The Supreme Court is hearing arguments today in a key voting rights case. Shelby County v. Holder is a challenge to the historic Voting Rights Act of 1965, long considered one of the most successful pieces of civil rights legislation in U.S. history. The case has been upheld five times by the court and puts the issues of race and discrimination front and center. But the Shelby case may be the biggest threat to the law yet. At issue is article five of the act, which requires nine, mostly southern states, and parts of seven others to get federal approval before making changes their voting laws. it's intended to prevent discriminatory voting procedures, but conservatives and Republican-controlled states argue that the law is no longer justified because of the progress made on racial equality since President Lyndon Johnson introduced the law. Attorneys for Shelby County, Alabama concede that in 1965 Congress had evidence that (mostly southern) white officials suppressed the African-American vote, nothing like that exists today. Congress debated this in 20016 over a period of 10 months and 21 hearings and came to the conclusion that while times have changed, the places with a history of voter discrimination remained the worst offenders. And there are a myriad of examples of these less overt forms of voter suppression. We'll discuss today's arguments and more when we see you at noon ET on msnbc.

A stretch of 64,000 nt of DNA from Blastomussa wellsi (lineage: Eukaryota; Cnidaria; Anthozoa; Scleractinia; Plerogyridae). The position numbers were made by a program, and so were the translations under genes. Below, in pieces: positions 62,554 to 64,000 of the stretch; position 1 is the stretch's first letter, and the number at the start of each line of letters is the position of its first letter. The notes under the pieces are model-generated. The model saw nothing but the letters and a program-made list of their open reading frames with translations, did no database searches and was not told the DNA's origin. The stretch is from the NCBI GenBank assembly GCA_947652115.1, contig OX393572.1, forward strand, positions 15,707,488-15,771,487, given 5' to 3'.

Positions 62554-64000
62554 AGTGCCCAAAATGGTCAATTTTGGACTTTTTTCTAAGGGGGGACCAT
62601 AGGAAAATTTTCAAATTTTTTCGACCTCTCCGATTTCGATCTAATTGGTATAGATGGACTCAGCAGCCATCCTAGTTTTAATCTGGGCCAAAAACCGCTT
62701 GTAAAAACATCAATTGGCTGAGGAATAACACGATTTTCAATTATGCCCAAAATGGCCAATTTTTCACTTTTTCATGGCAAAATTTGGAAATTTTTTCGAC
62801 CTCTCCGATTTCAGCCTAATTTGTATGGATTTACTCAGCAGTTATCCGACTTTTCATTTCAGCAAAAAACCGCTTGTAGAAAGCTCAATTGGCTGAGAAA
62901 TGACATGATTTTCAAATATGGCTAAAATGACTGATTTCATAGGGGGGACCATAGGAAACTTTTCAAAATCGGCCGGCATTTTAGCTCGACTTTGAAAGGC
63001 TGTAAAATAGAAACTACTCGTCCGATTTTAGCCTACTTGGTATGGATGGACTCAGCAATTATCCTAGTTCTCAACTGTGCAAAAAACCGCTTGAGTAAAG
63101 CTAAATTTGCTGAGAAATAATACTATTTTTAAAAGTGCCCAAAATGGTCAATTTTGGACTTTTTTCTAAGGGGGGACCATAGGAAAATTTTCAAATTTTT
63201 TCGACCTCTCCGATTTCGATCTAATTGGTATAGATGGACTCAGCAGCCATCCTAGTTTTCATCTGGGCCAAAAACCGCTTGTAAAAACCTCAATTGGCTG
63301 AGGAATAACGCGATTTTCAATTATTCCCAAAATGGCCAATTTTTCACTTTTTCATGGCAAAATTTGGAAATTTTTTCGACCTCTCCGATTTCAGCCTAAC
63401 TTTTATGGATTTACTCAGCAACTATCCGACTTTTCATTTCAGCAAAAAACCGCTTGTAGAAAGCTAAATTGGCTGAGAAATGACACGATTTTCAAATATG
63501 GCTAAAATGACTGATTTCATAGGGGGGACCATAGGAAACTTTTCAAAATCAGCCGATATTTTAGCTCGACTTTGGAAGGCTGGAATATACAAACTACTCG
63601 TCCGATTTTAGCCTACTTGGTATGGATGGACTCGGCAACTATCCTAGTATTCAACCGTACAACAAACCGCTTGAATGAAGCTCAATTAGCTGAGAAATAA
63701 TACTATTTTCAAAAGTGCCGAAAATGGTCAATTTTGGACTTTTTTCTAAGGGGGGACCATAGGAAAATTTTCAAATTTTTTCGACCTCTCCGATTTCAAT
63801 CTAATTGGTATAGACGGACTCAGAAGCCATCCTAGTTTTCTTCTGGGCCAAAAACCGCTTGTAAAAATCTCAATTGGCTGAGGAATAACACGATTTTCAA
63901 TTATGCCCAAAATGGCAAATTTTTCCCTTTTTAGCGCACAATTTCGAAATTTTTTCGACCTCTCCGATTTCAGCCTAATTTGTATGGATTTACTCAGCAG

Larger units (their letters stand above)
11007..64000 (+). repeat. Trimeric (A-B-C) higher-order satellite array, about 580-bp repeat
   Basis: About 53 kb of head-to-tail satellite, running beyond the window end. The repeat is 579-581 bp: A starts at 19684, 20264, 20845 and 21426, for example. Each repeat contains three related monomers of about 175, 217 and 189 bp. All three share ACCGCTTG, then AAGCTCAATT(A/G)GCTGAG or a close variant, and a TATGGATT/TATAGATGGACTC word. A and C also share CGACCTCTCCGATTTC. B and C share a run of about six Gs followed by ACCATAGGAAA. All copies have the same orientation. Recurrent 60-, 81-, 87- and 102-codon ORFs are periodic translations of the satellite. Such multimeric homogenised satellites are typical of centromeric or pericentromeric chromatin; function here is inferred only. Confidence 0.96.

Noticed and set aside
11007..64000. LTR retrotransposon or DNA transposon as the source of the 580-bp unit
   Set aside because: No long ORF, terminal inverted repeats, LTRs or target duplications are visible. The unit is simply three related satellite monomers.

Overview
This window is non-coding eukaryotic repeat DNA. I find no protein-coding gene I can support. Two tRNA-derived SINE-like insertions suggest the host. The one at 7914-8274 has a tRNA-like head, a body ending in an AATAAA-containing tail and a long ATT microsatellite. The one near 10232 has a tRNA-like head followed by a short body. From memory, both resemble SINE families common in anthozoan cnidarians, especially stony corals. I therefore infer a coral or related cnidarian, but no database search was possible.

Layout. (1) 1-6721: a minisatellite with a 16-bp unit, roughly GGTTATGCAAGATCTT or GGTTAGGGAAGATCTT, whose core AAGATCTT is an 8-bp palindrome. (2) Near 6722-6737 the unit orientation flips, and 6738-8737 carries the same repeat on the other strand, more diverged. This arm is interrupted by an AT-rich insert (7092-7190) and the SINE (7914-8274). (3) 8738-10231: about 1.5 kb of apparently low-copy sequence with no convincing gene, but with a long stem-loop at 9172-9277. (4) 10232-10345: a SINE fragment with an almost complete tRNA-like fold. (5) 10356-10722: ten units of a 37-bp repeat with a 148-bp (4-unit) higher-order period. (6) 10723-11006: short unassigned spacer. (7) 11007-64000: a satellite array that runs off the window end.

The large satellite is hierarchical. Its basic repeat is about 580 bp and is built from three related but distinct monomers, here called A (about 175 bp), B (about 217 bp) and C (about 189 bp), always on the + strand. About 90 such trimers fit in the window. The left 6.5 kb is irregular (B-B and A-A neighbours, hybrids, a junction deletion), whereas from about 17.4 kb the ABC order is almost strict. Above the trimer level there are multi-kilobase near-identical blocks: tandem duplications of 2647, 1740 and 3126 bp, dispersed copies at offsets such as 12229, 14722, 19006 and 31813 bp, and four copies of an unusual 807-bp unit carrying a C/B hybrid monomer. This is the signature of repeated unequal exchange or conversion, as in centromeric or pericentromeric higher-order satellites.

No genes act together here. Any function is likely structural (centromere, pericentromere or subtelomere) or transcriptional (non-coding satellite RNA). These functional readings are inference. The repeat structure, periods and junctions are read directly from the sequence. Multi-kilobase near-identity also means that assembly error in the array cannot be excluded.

Jonathan Chait, New York Magazine (@jonathanchait)
David Corn, Washington Bureau Chief, Mother Jones/ msnbc Political Analyst (@davidcorndc)
Maggie Haberman, Senior Political Reporter, Politico (@maggiepolitico)
Andrew Ross Sorkin, CNBC Co-Host, “Squawk Box”/ New York Times Columnist (@andrewsorkin)
Marc Morial, President and CEO, National Urban League (@marcmorial) [New Orleans]
Rep. Keith Ellison (D-MN) (@keithellison) [Cannon Rotunda]
Senator Claire McCaskill (D-MO) (@clairecmc) [Russell Rotunda]